European Cetacean Bycatch banner loading

"Man is but a strand in the complex web of life"

Internal links buttons



Pollution endangers Baltic Sea fishing

SWEDEN: 2nd July 2002

Planet Ark

GAVLE, Sweden - A large school of Baltic herring forms a red mass on the sonic depth sounder.

Fisherman Lars Berglund steers the Birgitta to the right and 60 metres (200 feet) of herring drift net is thrown overboard.
The herring spawn in early summer and massive catches are not uncommon.

"I hope we don't get three tonnes of fish in the nets," he said. "I have an order for 200 kilos (440 lb) of smoked herring and could not possibly take care of more fish today."

Since 1809 his family has been fishing in the waters outside Gavle, a port 170 km (105 miles) north of Stockholm, but Berglund is now worried about the future.

New fishing quotas and proposed cuts in fishing fleets have made waves in the past few months as the European Union debates future fishing policies.

But for the fishermen on the coasts of the Baltic Sea, there is an even more acute problem.


Tests have shown that some species of Baltic fish have too high levels of dioxin and the EU has called for a ban on sales of fish exceeding permitted levels from July 1.

Dioxins - cancer-causing toxic chemical compounds caused by burning plastic, fuel and rubbish - are hard to break down once they get into the food chain. They are also found in dairy products, meat and eggs.

The Baltic Sea has been exposed in the past century to heavy pollution, much of it deriving from industry in Russia's coastal cities of St Petersburg and Kaliningrad.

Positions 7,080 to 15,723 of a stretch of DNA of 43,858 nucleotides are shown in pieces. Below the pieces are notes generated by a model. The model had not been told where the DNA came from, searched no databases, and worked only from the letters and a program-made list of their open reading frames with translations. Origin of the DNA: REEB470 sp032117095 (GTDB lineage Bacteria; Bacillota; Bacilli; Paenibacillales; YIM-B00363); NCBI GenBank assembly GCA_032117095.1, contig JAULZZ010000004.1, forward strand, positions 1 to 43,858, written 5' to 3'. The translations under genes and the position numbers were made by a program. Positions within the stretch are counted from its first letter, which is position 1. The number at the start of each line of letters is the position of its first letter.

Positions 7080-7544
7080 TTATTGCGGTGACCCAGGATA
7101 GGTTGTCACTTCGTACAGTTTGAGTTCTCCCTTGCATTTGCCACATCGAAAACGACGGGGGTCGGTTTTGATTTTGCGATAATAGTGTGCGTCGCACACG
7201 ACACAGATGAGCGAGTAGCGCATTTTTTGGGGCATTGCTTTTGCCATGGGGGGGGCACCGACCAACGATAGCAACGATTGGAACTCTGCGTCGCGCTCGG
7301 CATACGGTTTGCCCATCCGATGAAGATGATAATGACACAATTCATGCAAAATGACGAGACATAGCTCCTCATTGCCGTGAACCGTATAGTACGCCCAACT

Sweden is a driving force in efforts to clean up the sea and measures have been taken by the ex-Soviet states of Estonia, Latvia and Lithuania as they apply for membership of the EU.

But the problems are far from solved and dioxin levels in fish remain a health risk in the region.

"Luckily, human beings have not yet been exposed to very high levels of dioxins," said Per-Ola Darnerud, toxicologist at Sweden's National Food Administration.

"But we have seen in experiments with rats that high dioxin levels can harm reproduction and increase the risk of tumours."

Among fish species with excessive dioxin levels is the Baltic herring. A smaller variety of the herring found in the North Sea, it is the main source of income for fishermen on Sweden's east coast.

In 2001, the total herring take on Sweden's Baltic coast amounted to 11,700 tonnes, and Baltic herring is a staple of the region's food culture.


As a result, Sweden and neighbouring Finland have been granted an exemption from the EU directive and can continue to sell the fish on their national markets until the end of 2006.

A condition of this is that the health authorities of both countries must tell people how much Baltic Sea fish can be consumed without harmful effects.

Sweden's National Food Administration stresses that eating fish is good for the health.

But it says young girls and women of child-bearing age should not eat herring and salmon from the Baltic Sea more than once a month. For other consumers the recommendation is once a week.

"With our recommendations consumers can feel safe, but of course there are people who eat more than the recommended limits," said Darnerud.

What will happen to Baltic Sea fishing after 2006 is still unclear. Environmentalists say it is unlikely that dioxin levels will fall since not enough is being done to combat incineration of rubbish around the sea.

The pollution is mainly air-borne and drifts in on southwest winds from Germany and Britain, and from combustion in the Baltic region countries.

"I think it very unlikely that the dioxin levels will decrease dramatically within the next five or six years," said Gunnar Noren, secretary-general of Coalition Clean Baltic, a network that includes environmental organisations in nine countries around the Baltic Sea.

"It is of course good that the EU sets high standards on dioxin in food, but is it ready to make the same effort with the source of the pollution?" Noren said.

Back on the Birgitta, Berglund has little faith in the future for him and his colleagues.

"This coastline used to be dotted with small fishing communities," he said. "Today only a handful of us are left."

Story by Karin Lundback